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Since Pakistan was founded in 1947, its army has dominated the state. The military establishment has locked the country in an enduring rivalry with India, with the primary aim of wresting Kashmir from it. To that end, Pakistan initiated three wars over Kashmir-in 1947, 1965, and 1999-and failed to win any of them. Today, the army continues to prosecute this dangerous policy by employing non-state actors under the security of its ever-expanding nuclear umbrella. It has sustained a proxy war in Kashmir since 1989 using Islamist militants, as well as supporting non-Islamist insurgencies throughout India and a country-wide Islamist terror campaign that have brought the two countries to the brink of war on several occasions. In addition to these territorial revisionist goals, the Pakistani army has committed itself to resisting India's slow but inevitable rise on the global stage.
Despite Pakistan's efforts to coerce India, it has achieved only modest successes at best. Even though India vivisected Pakistan in 1971, Pakistan continues to see itself as India's equal and demands the world do the same. The dangerous methods that the army uses to enforce this self-perception have brought international opprobrium upon Pakistan and its army. And in recent years, their erstwhile proxies have turned their guns on the Pakistani state itself.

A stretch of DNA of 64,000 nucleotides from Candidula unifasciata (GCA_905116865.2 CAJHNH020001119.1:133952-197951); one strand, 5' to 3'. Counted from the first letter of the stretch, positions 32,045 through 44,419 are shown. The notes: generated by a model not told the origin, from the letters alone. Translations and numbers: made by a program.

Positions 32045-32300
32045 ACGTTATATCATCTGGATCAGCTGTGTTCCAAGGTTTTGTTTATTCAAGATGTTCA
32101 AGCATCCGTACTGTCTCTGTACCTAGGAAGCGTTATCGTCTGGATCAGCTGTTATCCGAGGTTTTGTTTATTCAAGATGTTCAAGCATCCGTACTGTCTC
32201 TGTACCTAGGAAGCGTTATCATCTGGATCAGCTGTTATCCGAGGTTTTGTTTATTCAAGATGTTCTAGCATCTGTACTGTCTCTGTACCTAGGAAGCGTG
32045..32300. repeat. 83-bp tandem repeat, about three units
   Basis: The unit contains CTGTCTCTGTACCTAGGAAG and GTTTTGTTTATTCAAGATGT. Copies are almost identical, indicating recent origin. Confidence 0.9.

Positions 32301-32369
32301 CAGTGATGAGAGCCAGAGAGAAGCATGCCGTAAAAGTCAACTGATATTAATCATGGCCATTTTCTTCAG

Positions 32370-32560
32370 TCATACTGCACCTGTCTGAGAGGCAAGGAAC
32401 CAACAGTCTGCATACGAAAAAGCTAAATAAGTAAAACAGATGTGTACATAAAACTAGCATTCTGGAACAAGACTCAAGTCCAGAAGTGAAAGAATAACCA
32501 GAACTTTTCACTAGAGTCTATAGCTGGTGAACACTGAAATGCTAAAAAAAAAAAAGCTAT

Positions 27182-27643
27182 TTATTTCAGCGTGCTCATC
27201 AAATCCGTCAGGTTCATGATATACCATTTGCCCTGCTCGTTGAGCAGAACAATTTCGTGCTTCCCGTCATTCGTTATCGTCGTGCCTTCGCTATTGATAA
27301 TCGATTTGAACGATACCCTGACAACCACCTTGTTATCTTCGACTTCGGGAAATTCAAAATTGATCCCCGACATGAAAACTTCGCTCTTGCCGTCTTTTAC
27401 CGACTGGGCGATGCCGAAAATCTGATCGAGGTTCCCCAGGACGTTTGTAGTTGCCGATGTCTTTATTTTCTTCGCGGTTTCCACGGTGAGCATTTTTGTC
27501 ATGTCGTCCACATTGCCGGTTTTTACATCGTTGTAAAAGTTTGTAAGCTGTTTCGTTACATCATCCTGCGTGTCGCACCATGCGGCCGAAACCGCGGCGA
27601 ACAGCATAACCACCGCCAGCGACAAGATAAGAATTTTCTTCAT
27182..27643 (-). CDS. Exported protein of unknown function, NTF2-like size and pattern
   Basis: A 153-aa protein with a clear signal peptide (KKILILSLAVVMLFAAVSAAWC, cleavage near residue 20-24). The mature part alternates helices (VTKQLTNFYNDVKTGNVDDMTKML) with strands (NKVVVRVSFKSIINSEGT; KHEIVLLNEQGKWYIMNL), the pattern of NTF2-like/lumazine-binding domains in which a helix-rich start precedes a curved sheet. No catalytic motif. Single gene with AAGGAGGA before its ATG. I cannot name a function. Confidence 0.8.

Why does the army persist in pursuing these revisionist policies that have come to imperil the very viability of the state itself, from which the army feeds? In Fighting to the End, C. Christine Fair argues that the answer lies, at least partially, in the strategic culture of the army. Through an unprecedented analysis of decades' worth of the army's own defense publications, she concludes that from the army's distorted view of history, it is victorious as long as it can resist India's purported drive for regional hegemony as well as the territorial status quo. Simply put, acquiescence means defeat. Fighting to the End convincingly shows that because the army is unlikely to abandon these preferences, Pakistan will remain a destabilizing force in world politics for the foreseeable future.
C. Christine Fair is an Assistant Professor in the Security Studies Program within Georgetown University's Edmund A. Walsh School of Foreign Service. She previously served as a senior political scientist with the RAND Corporation, a political officer with the United Nations Assistance Mission to Afghanistan in Kabul, and a senior research associate in the Center for Conflict Analysis and Prevention at the United States Institute of Peace.